An Interview with Troy Polamalu
The Mane Man
Pittsburgh Magazine, August 2009
JOURNEY TO ORTHODOXY
Football is a given: How was this year’s Super Bowl experience versus XL? Tomlin versus Cowher? Goals for the coming season?
Fatherhood is new in Polamalu’s life since the birth of his son, Paisios, named after a beloved contemporary Greek Orthodox monastic, Elder Paisios, on Oct. 31, 2008. Has daddy-dom been life-changing? Will he encourage his son to play professional sports? How’s that
beautiful new mom doing?
And last but not least: Faith. In order to properly meet Polamalu where he lives, this is the requisite, the grounding force that gives meaning to everything he does, every play he makes. Polamalu’s evident gratitude to the one who made him is marbled throughout our talk – from his training regime to his travels to Mount Athos, a monastic site in Greece, a place he calls “heaven on earth.”
While he has a reputation for being one of the NFL’s fiercest players, Polamalu would prefer “Tasmanian angel” over “Tasmanian devil” because his ball game is about glorifying God. “Football is part of my life but not life itself,” he says. “Football doesn’t define me. It’s what I do [and] how I carry out my faith.”
Whether shooting a Coke Zero commercial or running up the sand hills on Continue reading “The Mane Man – An Interview with Troy Polamalu of Pittsburg Steelers Team, Samoa & USA – Journey to Orthodoxy”
USA OF MY HEART
AUSTRALIA & ST PAISIOS OF MY HEART
AMERICA OF MY HEART
Ὁ Ἅγ. Νικόλαος Βελιμίροβιτς γράφει: «Ὅπως χαίρονται οἱ γονεῖς, ὅταν κάποιος ἀγαπάη καί ἐπαινῆ τά παιδιά τους, ἔτσι καί ὁ Κύριος χαίρεται, ὅταν τά παιδιά του, οἱ ἄνθρωποι, ἀγαποῦν καί δοξάζουν τούς ἁγίους Του. Χαίρεται μέ τόν ἴδιο τρόπο ὅπως ὅταν δοξάζουν τόν Ἴδιο. “Ὁ δεχόμενος ὑμᾶς, ἐμέ δέχεται”(Μθ 10, 40) εἶπε, καί ὅποιος δοξάζει τούς ἁγίους τοῦ Χριστοῦ τό Χριστό δοξάζει».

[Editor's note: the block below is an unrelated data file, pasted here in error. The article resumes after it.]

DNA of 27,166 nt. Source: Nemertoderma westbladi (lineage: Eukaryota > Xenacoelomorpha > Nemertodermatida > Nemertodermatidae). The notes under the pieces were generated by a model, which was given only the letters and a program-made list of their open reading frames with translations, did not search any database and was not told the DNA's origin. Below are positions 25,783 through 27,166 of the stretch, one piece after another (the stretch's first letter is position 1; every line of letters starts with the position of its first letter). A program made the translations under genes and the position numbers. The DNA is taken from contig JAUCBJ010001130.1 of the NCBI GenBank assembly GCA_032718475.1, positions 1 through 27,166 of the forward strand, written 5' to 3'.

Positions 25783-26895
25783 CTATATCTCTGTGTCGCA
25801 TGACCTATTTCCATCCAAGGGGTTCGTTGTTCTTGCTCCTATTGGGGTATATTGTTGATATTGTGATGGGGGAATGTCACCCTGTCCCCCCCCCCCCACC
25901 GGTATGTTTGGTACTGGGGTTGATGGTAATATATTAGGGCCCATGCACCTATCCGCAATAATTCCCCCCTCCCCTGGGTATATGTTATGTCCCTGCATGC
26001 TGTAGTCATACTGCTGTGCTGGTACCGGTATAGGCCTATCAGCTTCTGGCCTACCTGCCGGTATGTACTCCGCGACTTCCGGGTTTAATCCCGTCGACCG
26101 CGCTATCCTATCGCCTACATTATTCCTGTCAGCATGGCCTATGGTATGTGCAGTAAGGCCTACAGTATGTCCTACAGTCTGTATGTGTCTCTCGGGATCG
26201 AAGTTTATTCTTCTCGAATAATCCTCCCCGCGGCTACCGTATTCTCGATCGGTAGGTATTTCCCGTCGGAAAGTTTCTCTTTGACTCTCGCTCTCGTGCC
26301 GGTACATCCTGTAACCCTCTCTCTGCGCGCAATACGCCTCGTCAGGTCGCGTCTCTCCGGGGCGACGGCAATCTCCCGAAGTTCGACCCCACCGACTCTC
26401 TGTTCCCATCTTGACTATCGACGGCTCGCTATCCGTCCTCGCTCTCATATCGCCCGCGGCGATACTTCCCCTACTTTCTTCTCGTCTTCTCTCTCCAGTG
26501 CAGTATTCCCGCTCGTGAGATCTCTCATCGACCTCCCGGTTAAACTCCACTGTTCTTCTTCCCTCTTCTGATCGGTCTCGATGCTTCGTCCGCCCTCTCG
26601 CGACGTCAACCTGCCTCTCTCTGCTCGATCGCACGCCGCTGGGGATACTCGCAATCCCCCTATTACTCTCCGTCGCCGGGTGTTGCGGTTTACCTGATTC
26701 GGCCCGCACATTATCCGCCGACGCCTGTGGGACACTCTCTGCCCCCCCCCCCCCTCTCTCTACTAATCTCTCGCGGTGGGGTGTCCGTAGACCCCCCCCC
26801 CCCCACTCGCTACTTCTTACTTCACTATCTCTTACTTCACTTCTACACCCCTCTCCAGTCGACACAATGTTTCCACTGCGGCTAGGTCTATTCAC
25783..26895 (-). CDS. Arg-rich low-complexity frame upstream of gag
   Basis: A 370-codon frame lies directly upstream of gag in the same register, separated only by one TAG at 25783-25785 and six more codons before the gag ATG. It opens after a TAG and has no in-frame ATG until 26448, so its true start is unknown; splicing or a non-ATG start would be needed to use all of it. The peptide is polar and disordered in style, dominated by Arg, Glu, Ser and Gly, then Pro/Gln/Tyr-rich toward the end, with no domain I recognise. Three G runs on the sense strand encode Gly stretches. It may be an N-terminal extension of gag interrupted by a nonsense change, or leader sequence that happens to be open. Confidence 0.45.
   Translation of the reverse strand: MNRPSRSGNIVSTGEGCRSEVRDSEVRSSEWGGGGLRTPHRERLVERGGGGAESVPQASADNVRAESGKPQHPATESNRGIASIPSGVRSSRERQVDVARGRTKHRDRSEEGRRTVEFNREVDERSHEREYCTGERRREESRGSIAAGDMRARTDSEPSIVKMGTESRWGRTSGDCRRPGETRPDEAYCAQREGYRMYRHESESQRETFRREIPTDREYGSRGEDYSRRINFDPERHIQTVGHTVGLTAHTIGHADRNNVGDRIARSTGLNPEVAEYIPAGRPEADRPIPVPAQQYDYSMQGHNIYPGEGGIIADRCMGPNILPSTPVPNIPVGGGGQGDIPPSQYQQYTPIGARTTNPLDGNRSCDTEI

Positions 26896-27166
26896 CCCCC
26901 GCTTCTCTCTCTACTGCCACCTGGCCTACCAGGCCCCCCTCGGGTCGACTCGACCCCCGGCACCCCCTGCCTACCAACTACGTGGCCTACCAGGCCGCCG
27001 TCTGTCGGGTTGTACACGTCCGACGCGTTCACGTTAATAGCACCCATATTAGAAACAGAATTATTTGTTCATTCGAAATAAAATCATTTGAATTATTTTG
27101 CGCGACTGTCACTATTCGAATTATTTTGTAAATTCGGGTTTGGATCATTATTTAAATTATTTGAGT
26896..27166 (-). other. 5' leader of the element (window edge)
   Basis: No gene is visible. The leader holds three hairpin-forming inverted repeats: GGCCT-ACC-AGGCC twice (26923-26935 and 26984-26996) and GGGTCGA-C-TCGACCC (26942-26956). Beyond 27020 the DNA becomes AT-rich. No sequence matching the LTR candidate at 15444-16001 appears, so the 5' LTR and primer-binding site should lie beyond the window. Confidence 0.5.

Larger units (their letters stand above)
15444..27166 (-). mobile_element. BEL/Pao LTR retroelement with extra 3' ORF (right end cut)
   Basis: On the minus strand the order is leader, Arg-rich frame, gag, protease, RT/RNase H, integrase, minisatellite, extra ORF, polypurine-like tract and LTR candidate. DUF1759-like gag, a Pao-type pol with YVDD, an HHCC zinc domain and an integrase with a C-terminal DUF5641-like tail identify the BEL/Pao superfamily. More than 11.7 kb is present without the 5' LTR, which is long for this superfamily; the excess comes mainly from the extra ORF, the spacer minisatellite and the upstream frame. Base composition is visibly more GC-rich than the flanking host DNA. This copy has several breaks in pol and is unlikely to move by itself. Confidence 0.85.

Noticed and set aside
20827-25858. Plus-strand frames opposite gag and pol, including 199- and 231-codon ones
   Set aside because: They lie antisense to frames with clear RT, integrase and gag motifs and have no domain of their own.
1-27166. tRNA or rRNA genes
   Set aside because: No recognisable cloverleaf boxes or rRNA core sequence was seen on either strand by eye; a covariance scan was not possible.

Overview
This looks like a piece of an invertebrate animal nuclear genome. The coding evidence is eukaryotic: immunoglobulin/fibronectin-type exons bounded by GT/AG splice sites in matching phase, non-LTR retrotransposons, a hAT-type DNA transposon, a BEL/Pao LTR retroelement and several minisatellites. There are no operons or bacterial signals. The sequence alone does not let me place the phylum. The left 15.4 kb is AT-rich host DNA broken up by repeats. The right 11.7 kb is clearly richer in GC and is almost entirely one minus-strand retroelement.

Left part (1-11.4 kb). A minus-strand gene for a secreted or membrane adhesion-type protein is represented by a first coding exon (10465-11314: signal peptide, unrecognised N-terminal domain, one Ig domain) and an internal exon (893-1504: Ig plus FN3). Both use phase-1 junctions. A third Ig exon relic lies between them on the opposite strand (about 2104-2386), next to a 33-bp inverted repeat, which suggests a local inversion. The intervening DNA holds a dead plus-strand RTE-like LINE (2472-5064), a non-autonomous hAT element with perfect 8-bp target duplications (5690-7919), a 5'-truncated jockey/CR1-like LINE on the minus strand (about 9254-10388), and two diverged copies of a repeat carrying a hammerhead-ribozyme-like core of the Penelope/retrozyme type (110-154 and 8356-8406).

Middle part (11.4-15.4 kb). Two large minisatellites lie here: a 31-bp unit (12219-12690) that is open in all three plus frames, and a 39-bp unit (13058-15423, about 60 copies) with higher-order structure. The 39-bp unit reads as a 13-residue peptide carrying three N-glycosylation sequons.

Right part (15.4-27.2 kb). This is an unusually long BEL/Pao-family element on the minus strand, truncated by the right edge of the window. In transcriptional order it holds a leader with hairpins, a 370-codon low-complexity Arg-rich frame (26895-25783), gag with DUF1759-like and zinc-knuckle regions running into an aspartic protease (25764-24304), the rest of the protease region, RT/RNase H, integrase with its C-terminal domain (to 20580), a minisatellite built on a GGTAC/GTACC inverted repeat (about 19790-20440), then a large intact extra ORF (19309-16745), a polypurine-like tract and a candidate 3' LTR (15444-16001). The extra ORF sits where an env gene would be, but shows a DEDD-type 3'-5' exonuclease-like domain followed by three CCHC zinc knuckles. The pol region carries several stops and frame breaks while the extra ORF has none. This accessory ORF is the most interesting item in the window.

Ἀπό τό βίο τοῦ Ἁγ. Παϊσίου τοῦ Ἁγιορείτου:
«[Προτεστάντης:]—Ἐσεῖς οἱ Ὀρθόδοξοι… προσκυνᾶτε τίς Εἰκόνες καί νομίζετε ὅτι μποροῦν νά κάνουν θαύματα! Κι ἀκόμα χειρότερα συμπεριφέρεσθε μέ τά λείψανα τῶν ἁγίων σας, τά ὁποῖα, ἄν καί πολλές φορές ἔχουν ἀκόμη καί ἄλιωτες σάρκες, χωρίς νά σιχαίνεσθε, τά ἀσπάζεσθε! Ὅλα αὐτά δείχνουν ὅτι ἐσεῖς, οἱ ὀρθόδοξοι, βρίσκεσθε σέ μεγάλη πλάνη!…
—Δέν μοῦ λές…: Στό σπίτι σου ἔχεις φωτογραφίες ἀπό τούς γονεῖς σου, ἀπό τά ἀδέλφια σου, ἀπό τά παιδιά σου, ἀπό τούς φίλους σου;
—Βεβαίως κι ἔχω!
—Αἴ, ἐμεῖς γιατί νά μήν ἔχουμε “φωτογραφίες” ἀπό τόν πατέρα μας, τόν Κύριό μας, τή μητέρα μας, τήν Παναγία καί τ᾽ ἀδέλφια μας, τούς ἁγίους καί μάρτυρες; Γιατί νά μήν ἔχουμε τίς εἰκόνες τους, γιά νά τούς βλέπουμε, νά τούς θυμώμασθε καί νά παρακαλοῦμε νά μᾶς βοηθήσουν; Κι ὅσο πιό θερμά, βλέποντας τίς εἰκόνες τῶν ἁγίων, τούς παρακαλοῦμε, τόσο περισσότερο ἐκεῖνοι μᾶς βοηθοῦν. Κι ἐπειδή ἦταν γεμᾶτοι “μέχρι τό μεδούλι”, ἀπό Θεία Χάρι, γι᾽ αὐτό ἀσπαζόμασθε τά ἅγια λείψανά τους, ὥστε νά ἀποκτήσουμε κι ἐμεῖς λίγη Χάρι. Κι ἄν, μάλιστα, τύχη ὁ συγκεκριμένος ἅγιος νά ἔχη κι ἄφθαρτο λείψανο, τόση περισσότερη χάρι ἔχει· κι ἐμεῖς, μέ τή σειρά μας, προσκυνώντας το τήν παίρνουμε!».
° Ἀκόμα: «—Ἡ Ὀρθόδοξη Ἐκκλησία προσκυνάει τίς Εἰκόνες. Εἶναι σωστό: